In the novel, Beckett portrays Murphy’s desire to move from the self to madness, to escape the reality and the world around him. At stake here is an experiment, one in which Murphy attempts to enter self-consciously into a state of madness. In terms of existentialism, Murphy creates his life and his happiness. Beckett creates two worlds, real and unreal. This division separates reality and madness, consciousness and unconsciousness. Murphy demonstrates just how difficult it is for the self to escape into madness, and insofar as the novel ultimately delivers its hero into the superfine chaos (Andonian 54).
The philosophy of Murphy is that if he is able to achieve his goal, if he succeeds in dissolving himself as an individual, then he will cease to exist as a character. The second problem, which relates to plot, concerns Beckett’s struggle to overcome the dualism inherent in the literary tradition. Murphy finds himself caught in the grip of a dualism that he struggles to overcome, or at least to redefine. So it is that the opening of the novel divides itself between two separate and distinct spheres, what the narrator calls the big world and the little world: The sun shone, having no alternative, on the nothing new. Murphy sat out of it, as though he were free, in a mew in West Brompton (1). Murphy himself accepts dualism of the world and existence (Andonian 58). This position is expressed in chapter 6 of the novel: Murphy felt himself split in two, a body and a mind (Beckett 109). And it is suggested at other points when Murphy comments to Celia, What have I now . . . I distinguish. You, my body and my mind (Beckett 39-40), or when readers are informed that his suit is bodytight: It admitted no air from the outer world, it allowed none of Murphy’s own vapours to escape (Beckett 72). It is important to understand while Murphy starts from the position, he carries its assumptions to a logical extreme. Hence, the dualism that attracts Murphy is a radical one (Andonian 59).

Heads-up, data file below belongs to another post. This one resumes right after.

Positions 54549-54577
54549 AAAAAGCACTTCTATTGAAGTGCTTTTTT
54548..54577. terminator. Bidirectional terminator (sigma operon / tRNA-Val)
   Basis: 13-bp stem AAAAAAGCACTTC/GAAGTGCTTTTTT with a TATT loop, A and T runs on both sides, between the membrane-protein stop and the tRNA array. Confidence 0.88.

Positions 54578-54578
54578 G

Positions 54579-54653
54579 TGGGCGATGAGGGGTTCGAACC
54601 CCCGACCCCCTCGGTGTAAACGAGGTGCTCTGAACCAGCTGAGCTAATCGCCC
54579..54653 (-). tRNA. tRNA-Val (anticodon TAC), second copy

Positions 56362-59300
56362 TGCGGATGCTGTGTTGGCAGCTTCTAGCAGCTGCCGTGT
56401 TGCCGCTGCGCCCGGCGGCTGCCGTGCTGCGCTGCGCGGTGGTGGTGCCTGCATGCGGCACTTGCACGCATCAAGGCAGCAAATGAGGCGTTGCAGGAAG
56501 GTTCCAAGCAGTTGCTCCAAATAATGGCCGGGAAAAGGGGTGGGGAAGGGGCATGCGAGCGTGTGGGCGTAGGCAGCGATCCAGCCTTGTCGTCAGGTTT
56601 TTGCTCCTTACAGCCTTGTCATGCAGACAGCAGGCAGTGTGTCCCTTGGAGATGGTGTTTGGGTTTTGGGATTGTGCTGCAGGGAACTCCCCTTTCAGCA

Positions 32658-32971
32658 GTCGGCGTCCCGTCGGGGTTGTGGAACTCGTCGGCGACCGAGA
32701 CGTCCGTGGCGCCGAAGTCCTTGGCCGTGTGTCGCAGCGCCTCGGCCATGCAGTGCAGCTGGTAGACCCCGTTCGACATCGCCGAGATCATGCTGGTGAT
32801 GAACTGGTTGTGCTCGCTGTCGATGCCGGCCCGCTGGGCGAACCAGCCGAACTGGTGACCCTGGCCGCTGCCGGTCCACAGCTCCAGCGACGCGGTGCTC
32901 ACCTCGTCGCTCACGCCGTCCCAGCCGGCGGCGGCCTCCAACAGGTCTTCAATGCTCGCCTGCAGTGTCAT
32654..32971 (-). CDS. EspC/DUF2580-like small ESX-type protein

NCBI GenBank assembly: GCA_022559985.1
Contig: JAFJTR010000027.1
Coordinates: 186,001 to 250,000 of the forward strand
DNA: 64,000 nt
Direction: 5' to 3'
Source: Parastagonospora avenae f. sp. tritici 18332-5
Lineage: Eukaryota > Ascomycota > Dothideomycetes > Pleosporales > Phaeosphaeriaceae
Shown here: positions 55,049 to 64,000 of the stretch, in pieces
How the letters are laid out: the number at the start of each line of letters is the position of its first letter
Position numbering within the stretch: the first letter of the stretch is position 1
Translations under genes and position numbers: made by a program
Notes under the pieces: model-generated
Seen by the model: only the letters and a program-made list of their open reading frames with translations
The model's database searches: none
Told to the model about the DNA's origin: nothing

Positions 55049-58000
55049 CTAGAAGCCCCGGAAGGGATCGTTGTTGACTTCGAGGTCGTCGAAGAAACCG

The existentialism is apparent in description of the third zone. In the third zone, Murphy is free not in the limited sense, which we might attach to an individual, but in a broader sense, which extends beyond the restrictions of personality, which comprehends the self as a mote in the dark of absolute freedom (Beckett 65). Opposed to this radical portrayal is the character who is fixed in a world where outside and inside are causally related, where environment becomes personality and the fate of the individual is decided in advance. Existentialism is consistently associated in Beckett with the figure of the puppet in the box, a mindless and mechanized creation that serves as a counterpart to Balzac’s clockwork cabbages (Andonian 58). In Murphy the narrative marionettes include those characters who are most clearly the parodic remains of a realist tradition, characters like Mr. Kelly, Miss Counihan, and Wylie, who are compared, respectively, to a doll (Beckett 12), a traffic signal (Beckett 55), and an empty-headed automaton (Beckett 226-227). It is Murphy alone who appears to rise above this determinism, to transcend the wobbling rigidities of the mannequin: All the puppets in this book whinge sooner or later, except Murphy, who is not a puppet (Beckett 112). Murphy is marked by an internal split, a sense that it simultaneously inhabits two worlds, one modern and one the world of